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1-Page Summary of She Said
Reporting on sexual abuse is not easy. It took months of hard work and interviews to get the Harvey Weinstein story published. Kantor, Twohey, and their colleagues at The New York Times were determined to publish it despite pressure from other news outlets that had been investigating Weinstein for years but couldn’t publish due to legal reasons. In the end, they succeeded in publishing an article about a major celebrity being accused of sexual assault by multiple women over decades of time. This helped change how we think about sexual harassment and assault in our culture today.
For decades, Harvey Weinstein was a successful Hollywood producer. He had won numerous awards for his films and influenced the industry with his movies. However, he hid a dark secret: he abused women and sexually harassed them. It took two investigative journalists to reveal the truth about him after years of abuse.
This book is about how the #MeToo movement began. It’s a story of brave actresses, shady legal dealings and a Supreme Court battle that resulted in an unstoppable force for change. This thrilling exposé weaves together stories of brave actresses, shady legal dealings and a Supreme Court battle into a gripping account of the #MeToo era.
In this article, you will learn how a series of tweets triggered an extensive investigation into sexual harassment allegations against Harvey Weinstein. You’ll also discover how one woman from Dublin played a crucial role in bringing down the disgraced producer after three decades of alleged misconduct and coverups.
Big Idea #1: The investigation began with an email exchange.
An investigation by the New York Times was initiated in May 2017. Jodi Kantor and Rose McGowan had an email exchange about it.
Mila Kunis, an A-list actress known for her outspoken Twitter feed documenting everyday sexism in the media industry, had a track record of covering gender discrimination at major corporations like Starbucks and Amazon.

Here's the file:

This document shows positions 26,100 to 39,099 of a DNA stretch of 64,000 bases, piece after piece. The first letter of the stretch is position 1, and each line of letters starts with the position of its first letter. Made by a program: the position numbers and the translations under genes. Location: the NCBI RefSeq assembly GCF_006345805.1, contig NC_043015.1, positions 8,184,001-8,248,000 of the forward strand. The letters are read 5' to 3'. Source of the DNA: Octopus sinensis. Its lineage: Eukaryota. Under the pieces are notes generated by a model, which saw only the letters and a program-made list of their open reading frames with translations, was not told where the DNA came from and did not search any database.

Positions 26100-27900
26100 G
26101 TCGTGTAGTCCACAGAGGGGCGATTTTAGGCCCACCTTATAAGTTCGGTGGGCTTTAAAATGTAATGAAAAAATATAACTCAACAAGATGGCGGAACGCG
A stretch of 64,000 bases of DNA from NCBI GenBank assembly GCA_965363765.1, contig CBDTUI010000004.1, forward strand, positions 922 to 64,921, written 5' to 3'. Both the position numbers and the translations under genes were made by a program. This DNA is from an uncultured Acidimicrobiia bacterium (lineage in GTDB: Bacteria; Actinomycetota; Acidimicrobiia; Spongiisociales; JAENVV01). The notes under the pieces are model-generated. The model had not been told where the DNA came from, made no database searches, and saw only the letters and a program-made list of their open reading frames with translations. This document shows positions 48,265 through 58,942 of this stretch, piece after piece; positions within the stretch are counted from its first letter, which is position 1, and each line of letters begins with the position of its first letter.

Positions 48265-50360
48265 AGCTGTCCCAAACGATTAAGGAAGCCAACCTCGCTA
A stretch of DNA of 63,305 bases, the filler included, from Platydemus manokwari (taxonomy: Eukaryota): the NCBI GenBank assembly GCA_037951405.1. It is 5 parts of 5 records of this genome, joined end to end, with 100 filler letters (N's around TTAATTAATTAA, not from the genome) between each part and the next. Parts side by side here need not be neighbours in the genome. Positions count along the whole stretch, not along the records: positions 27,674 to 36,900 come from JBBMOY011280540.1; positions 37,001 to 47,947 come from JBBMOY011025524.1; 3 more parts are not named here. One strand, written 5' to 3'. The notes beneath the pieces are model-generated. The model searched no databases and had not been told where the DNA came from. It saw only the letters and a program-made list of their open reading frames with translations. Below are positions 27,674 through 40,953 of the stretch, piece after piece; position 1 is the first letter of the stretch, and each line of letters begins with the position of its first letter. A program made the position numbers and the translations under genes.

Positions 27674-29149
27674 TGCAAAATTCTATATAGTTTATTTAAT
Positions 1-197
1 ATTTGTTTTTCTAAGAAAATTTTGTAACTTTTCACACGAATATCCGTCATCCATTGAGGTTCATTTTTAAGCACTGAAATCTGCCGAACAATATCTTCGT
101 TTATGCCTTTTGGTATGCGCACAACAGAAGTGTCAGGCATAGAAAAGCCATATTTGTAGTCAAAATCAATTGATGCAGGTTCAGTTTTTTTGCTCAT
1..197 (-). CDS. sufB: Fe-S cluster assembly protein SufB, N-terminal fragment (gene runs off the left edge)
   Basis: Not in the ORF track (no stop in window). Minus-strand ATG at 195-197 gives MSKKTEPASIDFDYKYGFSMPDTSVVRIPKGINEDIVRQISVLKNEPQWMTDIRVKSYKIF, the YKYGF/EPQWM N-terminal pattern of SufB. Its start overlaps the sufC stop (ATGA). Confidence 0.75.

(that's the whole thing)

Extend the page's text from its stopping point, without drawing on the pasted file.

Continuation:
McGowan recently tweeted about her rape at the hands of a Hollywood producer. The rumors are that it was Harvey Weinstein, who is known for turning young talents into superstars. He’s also politically connected and has raised money for prominent politicians such as Hillary Clinton.
After some initial reluctance, McGowan told Kantor her full story. She said that Weinstein invited her to his hotel room in 1997 at the Sundance Film Festival under the pretense of talking business. After a brief exchange in the room, he forced himself on her without consent. Frightened and caught off guard, she was unable to escape.
A few days later, McGowan received a message from the producer. He hinted that they could have a special arrangement if she accepted his offer. The actress hired an attorney and got $100,000 in exchange for keeping quiet about the incident. Kantor had no reason not to believe McGowan’s story, but it would be difficult to publish such explosive allegations without other evidence supporting her claims. Her editor advised her to dig deeper before publishing anything on the matter.
Corbett suggested that they enlist the help of a new reporter, Megan Twohey. She had already made waves with her reporting on Donald Trump’s sexual assault allegations and she had been harassed because of it.
Kantor called Twohey, who was on maternity leave. He asked her to help him expose the widespread sexual harassment faced by women in powerful positions.
Big Idea #2: The reporters found many victims, but they didn’t want to go on the record.
In June 2017, Jodi Kantor began investigating the story of Harvey Weinstein. She had to contact actresses and former employees of Weinstein in order to corroborate Rose McGowan’s story. It was difficult for her because she didn’t know which people would talk and which wouldn’t. Some publicists were more interested in protecting their clients’ reputations than actually helping Kantor get information about Weinstein’s behavior.